- What are the Academy Awards? According to Mel Gibson, the Oscars can be best described as “a celebration of mediocrity.”
- Empire magazine apparently agrees. The British publication has come up with a list of the Ten Worst Best Picture Oscar Winners ever.
What are the Academy Awards? Oscar winner Mel Gibson calls them ‘a celebration of mediocrity’
Question: What are the Academy Awards?
Answer: “A celebration of mediocrity.”
Well, that’s according to Oscar-winning Braveheart director-(co-)producer Mel Gibson, who:
- a) Should know what he’s talking about.
- b) Let that one out while being interviewed on the Catholic station Eternal Word Television Network.
Gibson, whose blood-soaked religious drama The Passion of the Christ failed to be shortlisted for Best Picture (it was also bypassed in the acting, directing, and writing categories), added that “the whole notion of these awards ceremonies is ludicrous. … It’s really a marketing exercise.”
The British publication Empire apparently agrees with the Mad Maxes, Lethal Weapons, and Tequila Sunrise actor turned Braveheart director-star, whose semi-historical “Scottish” epic won a total of five Oscars.
Ten Worst Best Picture Oscar Winners
“The Oscars aren’t about quality,” affirms Empire contributor Patrick Peters. “They’re peer group nods of approval and, as a result, there has been a surfeit of unworthy Best Pictures and, rest assured, there will be many more to come.”
Below is Empire’s Bottom Ten Worst Best Picture Oscar Winners (and abbreviated commentary), from the Most to the Least Very Worst. And speaking of celebrations of mediocrities, the no. 1 title is…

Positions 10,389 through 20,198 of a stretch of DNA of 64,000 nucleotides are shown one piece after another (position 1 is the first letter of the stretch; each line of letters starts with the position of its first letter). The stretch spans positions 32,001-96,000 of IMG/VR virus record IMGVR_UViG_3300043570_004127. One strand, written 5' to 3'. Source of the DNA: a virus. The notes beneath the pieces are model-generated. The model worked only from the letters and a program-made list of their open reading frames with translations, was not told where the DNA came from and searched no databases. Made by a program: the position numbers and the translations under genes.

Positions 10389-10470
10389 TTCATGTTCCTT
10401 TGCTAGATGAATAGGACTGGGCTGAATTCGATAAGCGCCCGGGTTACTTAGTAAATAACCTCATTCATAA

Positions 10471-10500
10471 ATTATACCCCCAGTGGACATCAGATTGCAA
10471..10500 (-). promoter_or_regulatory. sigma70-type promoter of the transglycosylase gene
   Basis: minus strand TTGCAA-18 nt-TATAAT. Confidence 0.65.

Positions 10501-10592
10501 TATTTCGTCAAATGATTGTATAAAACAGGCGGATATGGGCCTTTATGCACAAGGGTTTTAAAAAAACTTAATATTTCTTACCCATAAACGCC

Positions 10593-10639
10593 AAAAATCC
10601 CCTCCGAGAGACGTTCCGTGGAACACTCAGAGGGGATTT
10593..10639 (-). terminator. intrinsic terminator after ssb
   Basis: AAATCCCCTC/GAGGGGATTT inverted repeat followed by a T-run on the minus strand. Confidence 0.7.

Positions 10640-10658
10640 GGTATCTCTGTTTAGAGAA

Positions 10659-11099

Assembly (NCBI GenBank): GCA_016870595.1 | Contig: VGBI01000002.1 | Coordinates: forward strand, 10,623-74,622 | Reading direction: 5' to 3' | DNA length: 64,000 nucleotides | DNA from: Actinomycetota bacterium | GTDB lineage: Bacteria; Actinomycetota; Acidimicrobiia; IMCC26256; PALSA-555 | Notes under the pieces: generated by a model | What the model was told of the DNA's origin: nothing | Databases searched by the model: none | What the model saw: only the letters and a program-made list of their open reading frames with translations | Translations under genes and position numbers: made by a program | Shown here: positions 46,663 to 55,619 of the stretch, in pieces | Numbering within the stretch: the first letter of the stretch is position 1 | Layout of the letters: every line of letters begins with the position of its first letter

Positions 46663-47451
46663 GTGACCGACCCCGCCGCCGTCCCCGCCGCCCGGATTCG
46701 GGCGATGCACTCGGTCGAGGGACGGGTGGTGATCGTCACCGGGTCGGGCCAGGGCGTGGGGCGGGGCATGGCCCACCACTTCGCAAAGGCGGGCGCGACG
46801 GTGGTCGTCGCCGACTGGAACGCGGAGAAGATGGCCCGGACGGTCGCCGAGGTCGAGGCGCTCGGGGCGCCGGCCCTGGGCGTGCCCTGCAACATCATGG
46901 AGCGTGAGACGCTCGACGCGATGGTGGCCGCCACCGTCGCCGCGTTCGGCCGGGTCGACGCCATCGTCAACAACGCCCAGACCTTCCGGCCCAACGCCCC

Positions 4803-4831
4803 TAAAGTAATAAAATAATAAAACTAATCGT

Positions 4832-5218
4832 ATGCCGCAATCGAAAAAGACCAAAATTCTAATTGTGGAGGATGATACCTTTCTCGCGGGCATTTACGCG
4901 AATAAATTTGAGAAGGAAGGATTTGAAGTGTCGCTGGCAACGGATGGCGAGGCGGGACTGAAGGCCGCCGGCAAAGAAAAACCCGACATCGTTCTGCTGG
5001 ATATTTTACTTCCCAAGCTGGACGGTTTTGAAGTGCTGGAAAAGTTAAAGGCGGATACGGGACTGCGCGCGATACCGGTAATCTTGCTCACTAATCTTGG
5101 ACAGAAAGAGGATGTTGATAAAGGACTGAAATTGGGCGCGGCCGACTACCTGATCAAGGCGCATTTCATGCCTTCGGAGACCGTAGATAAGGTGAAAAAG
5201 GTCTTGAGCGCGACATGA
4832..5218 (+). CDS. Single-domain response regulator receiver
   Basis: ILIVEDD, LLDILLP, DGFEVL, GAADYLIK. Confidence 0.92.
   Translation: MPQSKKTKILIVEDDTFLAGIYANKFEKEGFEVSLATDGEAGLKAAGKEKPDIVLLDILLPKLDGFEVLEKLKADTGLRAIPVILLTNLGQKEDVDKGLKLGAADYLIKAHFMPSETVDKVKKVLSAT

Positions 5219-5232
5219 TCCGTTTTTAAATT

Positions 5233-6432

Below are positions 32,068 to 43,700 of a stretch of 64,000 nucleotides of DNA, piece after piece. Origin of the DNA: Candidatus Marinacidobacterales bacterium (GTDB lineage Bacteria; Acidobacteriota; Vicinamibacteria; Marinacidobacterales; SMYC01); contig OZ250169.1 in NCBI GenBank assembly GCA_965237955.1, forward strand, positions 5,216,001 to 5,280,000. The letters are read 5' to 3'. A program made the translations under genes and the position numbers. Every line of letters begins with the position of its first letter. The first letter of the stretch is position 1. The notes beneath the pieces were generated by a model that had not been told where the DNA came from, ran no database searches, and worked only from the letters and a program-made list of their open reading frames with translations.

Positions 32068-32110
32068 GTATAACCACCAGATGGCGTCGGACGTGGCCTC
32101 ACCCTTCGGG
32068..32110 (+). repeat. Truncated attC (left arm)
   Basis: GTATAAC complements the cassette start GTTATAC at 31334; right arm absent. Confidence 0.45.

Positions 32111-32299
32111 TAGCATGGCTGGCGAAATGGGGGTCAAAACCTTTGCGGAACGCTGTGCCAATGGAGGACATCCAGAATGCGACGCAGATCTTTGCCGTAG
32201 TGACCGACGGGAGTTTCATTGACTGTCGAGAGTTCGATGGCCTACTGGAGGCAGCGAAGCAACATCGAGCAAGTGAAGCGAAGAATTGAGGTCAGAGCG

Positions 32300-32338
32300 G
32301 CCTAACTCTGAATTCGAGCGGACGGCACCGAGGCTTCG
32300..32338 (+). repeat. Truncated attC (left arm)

- Mel Gibson’s Braveheart (1995).
“Dialogue has all the thudding subtlety of a parody.”
- Ron Howard’s A Beautiful Mind (2001).
“Clunkingly intricate direction of Akiva Goldsman’s willfully dishonest screenplay.”
- Cecil B. DeMille’s The Greatest Show on Earth (1952).
“Tawdry circus spectacle.”
- Robert Redford’s Ordinary People (1980).
“Nothing more than a TV movie that got lucky.”
- Robert Zemeckis’ Forrest Gump (1994).
- James L. Brooks’ Terms of Endearment (1983).
“A weepie espousing family values.”
- Michael Anderson’s Around the World in 80 Days (1956).
“Whoever said size doesn’t matter had no insight into the minds of those eligible to vote for the Oscars.”
- Frank Lloyd’s Cavalcade (the period 1932–33).
“Patronizing politics underpinning sentimental storylines.”
- John G. Avildsen’s Rocky (1976).
Full text: “Considering that Watergate and Vietnam had given the USA’s self-image one hell of a hammering, it was hardly surprising that the Academy should hail a picture restoring the American dream.”
- John Ford’s How Green Was My Valley (1941).
“Hollywood’s eagerness to show solidarity with war-torn Britain.”
More Oscar questions
And here’s another Oscar question:
How is How Green Was My Valley any worse than The Broadway Melody, Cimarron, Grand Hotel, The Great Ziegfeld, The Life of Emile Zola, or, for that matter, Chicago, The Lord of the Rings: The Return of the King, and Million Dollar Baby?
And another one:
Instead of How Green Was My Valley – set in a Welsh mining town during the Victorian era – could Empire possibly have meant William Wyler’s Mrs. Miniver, the Best Picture winner of 1942 – and one that is actually set in war-torn Britain?
And where on earth is Ridley Scott’s Gladiator?
Final Oscar question (in two parts):
So, what are the Academy Awards? How would you describe them?
“What Are the Academy Awards?” endnotes
“What Are the Academy Awards? ‘A Celebration of Mediocrity’ Says Oscar Winner” last updated in September 2021.